Purge lifted beyond exploitation picture

The Purge refers to a law passed in 2022, allowing American citizens to commit any act, including murder, once a year for 12 hours. This law, which is an attempt to tackle social unrest, is widely embraced.

Ethan Hawke and Lena Headey are the Sandins, a wealthy couple living in a privileged neighbourhood with their two children. It’s Purge day and the Sandins house is under lock down.

Witnessing a stranger calling for help, their son brings him into the heavily armoured house. The Freaks, a ruthless gang of youths who had been stalking the stranger played by Edwin Hodge, follow him to the house and give the Sandins an ultimatum; turn him over or they’ll break in and kill everyone.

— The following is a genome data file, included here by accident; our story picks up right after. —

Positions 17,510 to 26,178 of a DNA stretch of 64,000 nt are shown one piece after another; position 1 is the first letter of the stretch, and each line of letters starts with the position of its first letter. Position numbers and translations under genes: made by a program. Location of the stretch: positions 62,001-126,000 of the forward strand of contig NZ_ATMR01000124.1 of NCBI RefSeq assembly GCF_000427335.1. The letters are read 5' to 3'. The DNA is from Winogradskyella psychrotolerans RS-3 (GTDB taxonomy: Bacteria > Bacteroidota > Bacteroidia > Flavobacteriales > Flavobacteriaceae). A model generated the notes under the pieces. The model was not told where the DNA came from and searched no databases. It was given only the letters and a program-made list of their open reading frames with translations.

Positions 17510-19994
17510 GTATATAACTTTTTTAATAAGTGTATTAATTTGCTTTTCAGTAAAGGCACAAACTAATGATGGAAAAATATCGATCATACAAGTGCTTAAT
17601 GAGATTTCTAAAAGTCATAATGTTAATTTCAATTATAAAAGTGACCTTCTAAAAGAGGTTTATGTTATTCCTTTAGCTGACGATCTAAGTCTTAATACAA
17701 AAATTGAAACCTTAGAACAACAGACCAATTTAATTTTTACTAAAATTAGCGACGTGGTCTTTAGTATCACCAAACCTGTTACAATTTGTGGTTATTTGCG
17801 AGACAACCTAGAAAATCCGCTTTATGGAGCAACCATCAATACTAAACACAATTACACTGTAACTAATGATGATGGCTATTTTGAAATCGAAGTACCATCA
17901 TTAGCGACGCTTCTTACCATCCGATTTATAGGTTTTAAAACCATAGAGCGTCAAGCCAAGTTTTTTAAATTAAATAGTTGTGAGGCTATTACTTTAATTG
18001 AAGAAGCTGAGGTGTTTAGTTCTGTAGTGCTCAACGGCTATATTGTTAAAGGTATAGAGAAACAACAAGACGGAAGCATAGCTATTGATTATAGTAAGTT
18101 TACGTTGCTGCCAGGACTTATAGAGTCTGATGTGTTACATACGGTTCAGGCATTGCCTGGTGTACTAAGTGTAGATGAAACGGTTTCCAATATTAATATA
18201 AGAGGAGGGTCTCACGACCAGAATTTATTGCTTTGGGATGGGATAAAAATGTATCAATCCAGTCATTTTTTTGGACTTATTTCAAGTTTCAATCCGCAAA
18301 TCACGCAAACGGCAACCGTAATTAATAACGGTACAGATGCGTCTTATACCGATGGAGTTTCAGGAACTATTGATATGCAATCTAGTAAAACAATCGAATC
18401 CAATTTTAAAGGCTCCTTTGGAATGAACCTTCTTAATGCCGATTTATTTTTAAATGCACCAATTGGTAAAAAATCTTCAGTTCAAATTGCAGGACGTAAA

Rhys Wakefield is great as the leader of the freaks. He reminded me of Heath Ledger’s Joker, mostly because of a strong physical resemblance to Ledger and an unsettling grin he always wore. The Freaks, wearing emotionless human looking masks, were suitably creepy.

To my surprise and disappointment, The Purge, produced by Michael Bay, has been receiving scathing reviews. I thought it was thrilling and I felt its originality and execution elevated it beyond being a simple exploitation picture.